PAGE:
Though I didn’t know it then, I now believe my despair was the result of an impaired Imagination. It took me many years to understand that there were other ways to live.
Fortunately, dreams began to come-frequently and forcefully. As I took the risk of writing them down, of sharing them with a loving partner who was able to listen, a whole new world opened up for me. I also started working with my dreams in therapy. A few months into my first experience of dream-oriented therapy, I had the following dream:
I have put my son’s fish in a large tank, and I have come to feed them. There are only two little fish (guppy size) in the whole tank.
The next day, I return with my son to feed them again. After completion of feeding, I notice some shimmering. “There are more fish!” I think to myself, “the fish have given birth to many more fish!” I get excited. Other people begin to gather around the tank. Then I see the tank is full of a wide variety of sea-life. Beautiful! Teeming with Life. Someone points out 2 shrimp, almost translucent. They are touching and form a crescent. As I am about to leave, I tell someone, “I think I am going to have to bring more fish food”- I am feeling overwhelmed. A woman tells me, “The fish were there all along- you just hadn’t noticed: Someone else has been feeding them.”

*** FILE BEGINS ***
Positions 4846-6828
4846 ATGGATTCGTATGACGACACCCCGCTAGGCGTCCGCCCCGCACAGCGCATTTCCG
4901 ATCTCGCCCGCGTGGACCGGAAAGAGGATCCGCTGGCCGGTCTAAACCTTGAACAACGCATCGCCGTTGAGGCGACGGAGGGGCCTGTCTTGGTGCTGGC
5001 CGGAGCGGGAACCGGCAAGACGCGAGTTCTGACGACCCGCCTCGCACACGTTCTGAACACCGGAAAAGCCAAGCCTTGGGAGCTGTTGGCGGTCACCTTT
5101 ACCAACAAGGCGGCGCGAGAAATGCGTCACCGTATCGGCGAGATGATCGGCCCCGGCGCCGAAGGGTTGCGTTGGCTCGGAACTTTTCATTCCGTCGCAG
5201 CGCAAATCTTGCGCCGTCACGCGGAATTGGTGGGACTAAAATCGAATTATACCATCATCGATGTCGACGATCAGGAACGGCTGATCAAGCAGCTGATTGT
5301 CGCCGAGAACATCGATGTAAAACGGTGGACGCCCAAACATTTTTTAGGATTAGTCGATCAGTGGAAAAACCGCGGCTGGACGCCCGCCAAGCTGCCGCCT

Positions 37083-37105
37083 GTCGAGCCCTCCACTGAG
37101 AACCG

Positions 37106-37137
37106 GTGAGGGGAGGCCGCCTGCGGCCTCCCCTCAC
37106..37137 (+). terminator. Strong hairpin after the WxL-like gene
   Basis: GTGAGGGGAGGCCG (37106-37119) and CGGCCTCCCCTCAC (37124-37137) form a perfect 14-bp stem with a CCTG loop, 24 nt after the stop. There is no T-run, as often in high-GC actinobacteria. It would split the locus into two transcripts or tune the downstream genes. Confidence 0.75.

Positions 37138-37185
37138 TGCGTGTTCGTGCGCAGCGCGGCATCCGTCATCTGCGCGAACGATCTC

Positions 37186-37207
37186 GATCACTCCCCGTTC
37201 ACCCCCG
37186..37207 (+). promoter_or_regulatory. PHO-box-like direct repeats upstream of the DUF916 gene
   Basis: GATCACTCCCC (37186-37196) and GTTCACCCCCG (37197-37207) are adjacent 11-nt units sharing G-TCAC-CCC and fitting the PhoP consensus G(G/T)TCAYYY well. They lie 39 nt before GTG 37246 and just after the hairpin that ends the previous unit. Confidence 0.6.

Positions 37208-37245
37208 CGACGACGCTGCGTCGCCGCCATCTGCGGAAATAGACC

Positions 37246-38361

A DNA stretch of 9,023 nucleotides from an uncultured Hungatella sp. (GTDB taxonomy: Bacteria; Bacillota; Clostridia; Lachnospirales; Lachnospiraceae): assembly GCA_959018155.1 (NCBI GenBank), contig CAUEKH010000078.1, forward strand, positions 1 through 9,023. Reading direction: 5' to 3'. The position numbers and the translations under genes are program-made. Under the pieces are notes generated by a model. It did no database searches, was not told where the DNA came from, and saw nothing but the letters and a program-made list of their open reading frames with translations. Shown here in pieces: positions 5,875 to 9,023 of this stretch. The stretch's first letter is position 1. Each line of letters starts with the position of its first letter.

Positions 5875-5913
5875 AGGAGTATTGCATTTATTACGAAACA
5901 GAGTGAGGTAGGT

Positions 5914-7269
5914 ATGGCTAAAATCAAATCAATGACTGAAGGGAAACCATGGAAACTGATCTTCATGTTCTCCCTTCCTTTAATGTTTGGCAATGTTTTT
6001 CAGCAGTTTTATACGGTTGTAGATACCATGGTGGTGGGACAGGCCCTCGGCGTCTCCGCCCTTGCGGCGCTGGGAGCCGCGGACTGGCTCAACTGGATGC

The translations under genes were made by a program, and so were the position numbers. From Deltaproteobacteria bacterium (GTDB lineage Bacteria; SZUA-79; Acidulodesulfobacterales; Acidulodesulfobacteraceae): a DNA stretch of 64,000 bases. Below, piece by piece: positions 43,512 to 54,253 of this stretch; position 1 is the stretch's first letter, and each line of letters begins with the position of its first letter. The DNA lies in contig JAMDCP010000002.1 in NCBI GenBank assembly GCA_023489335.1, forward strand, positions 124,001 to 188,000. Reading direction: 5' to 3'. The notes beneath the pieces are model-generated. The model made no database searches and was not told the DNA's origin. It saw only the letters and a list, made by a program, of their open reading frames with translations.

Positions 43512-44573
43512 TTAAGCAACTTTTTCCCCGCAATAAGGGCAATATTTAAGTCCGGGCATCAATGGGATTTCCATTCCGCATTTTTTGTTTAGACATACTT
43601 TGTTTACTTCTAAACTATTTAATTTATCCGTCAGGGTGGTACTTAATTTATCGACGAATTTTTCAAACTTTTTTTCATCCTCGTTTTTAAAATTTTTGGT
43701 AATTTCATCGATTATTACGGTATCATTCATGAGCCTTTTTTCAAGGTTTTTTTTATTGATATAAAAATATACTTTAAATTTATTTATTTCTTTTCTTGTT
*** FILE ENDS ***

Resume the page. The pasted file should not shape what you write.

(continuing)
As I step into this dream now, with the benefit of two decades work on healing my Imagination, I can feel the loneliness and impoverishment of that initial image: two guppies alone in a vast monotonous expanse. That is an accurate depiction of how I felt, that was the limit of my connection to the life of the Imagination. And yet, I did all that I could do: I fed the little fish, accompanied by ‘my child.’ Dreams often depict Soul with images of young children.